It will be a short summer vacation for some city kids, who either have to go back to school on Thursday for the summer session or repeat their grade level in the fall.
But for the first time in at least a decade, less than 5 percent of students in grades 3 through 8 are being required to go to summer school.
In 2013, the last year Mayor Bloomberg controlled the schools, 32,200 3rd through 8th graders went to summer school. This summer, just 15,700 students are required to go.
Bloomberg had required all students who failed the state English and math tests go to summer school. They then had to pass a test at the end of the session to move on to the next grade.
Bloomberg touted his controversial policy as "the end of social promotion," arguing it was a disservice to pass students who hadn't mastered the material.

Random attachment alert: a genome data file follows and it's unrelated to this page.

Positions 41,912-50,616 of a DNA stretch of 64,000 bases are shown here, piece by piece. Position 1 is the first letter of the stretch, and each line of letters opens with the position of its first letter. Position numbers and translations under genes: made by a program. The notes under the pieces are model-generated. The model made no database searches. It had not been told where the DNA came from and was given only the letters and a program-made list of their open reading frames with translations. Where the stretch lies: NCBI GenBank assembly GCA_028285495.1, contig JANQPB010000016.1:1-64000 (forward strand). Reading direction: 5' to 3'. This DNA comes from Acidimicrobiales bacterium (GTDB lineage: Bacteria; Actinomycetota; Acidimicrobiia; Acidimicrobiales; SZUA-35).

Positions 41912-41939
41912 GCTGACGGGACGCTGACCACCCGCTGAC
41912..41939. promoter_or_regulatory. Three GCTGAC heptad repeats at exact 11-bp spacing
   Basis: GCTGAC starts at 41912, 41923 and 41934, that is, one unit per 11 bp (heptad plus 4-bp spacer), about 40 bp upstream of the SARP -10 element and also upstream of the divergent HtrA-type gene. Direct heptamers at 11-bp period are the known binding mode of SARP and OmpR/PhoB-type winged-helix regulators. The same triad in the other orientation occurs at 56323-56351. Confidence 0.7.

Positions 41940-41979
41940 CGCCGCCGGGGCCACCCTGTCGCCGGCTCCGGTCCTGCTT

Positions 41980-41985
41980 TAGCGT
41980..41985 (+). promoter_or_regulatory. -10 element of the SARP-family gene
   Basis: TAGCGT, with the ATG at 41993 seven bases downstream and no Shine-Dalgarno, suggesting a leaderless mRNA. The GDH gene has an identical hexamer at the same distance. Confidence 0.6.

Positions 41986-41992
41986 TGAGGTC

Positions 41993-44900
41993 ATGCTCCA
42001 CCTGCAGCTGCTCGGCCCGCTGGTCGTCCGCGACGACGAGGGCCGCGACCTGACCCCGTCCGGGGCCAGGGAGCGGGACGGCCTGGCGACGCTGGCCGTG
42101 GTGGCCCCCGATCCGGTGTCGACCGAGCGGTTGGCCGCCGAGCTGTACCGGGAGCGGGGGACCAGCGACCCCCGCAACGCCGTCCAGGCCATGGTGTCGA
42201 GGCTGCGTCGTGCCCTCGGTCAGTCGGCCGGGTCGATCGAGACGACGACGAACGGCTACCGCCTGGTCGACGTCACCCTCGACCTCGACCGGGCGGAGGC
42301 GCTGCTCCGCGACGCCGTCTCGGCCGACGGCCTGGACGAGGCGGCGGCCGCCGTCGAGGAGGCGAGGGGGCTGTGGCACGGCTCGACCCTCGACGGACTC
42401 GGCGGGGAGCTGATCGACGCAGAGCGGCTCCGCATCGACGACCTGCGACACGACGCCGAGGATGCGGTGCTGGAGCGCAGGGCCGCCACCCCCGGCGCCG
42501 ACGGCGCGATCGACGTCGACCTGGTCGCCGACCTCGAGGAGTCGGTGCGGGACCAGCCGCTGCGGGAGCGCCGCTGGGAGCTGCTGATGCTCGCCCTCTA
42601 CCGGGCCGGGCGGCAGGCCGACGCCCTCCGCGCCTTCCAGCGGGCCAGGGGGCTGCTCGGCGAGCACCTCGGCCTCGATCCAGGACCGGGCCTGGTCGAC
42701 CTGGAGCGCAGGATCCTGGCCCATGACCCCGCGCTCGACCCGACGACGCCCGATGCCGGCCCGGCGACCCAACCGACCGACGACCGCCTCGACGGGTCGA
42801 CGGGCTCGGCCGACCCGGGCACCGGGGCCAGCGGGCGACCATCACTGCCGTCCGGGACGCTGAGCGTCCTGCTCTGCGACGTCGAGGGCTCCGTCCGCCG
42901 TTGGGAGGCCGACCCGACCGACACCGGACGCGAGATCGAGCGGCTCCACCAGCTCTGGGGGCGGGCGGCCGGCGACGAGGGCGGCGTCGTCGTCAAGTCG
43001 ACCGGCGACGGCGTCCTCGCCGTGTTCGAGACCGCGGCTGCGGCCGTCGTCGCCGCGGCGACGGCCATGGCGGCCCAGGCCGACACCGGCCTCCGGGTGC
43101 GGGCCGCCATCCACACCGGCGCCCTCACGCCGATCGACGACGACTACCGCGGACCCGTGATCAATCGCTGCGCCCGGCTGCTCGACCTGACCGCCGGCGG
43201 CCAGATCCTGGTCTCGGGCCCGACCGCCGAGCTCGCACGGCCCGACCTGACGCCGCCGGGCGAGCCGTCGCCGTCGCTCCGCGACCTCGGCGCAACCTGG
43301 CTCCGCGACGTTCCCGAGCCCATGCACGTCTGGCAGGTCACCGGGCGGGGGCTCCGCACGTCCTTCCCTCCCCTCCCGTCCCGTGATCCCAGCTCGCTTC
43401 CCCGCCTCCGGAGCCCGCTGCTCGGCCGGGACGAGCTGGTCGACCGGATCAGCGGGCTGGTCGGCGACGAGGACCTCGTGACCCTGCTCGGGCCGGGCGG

But in 2014, state lawmakers forbid using test scores as the sole factor for determining promotion or retention, and Mayor Bill de Blasio revamped the city's policy, leaving it up to teachers and administrators.
Immediately, the number of students forced to go to summer school fell dramatically and the numbers have continued to decrease every year since the change in policy.
Only about 40 percent of students in the city passed the state English and math exams last year. But the education department defends the decrease in required summer school attendance, saying thousands of other students will attend voluntary enrichment programs, which the city will provide for free.
In addition, those who are required to be in class will have a longer day for the second year in a row — six hours of class, up from four.
Still, critics say that with less than half of the students passing state tests each year, more should be catching up over the summer.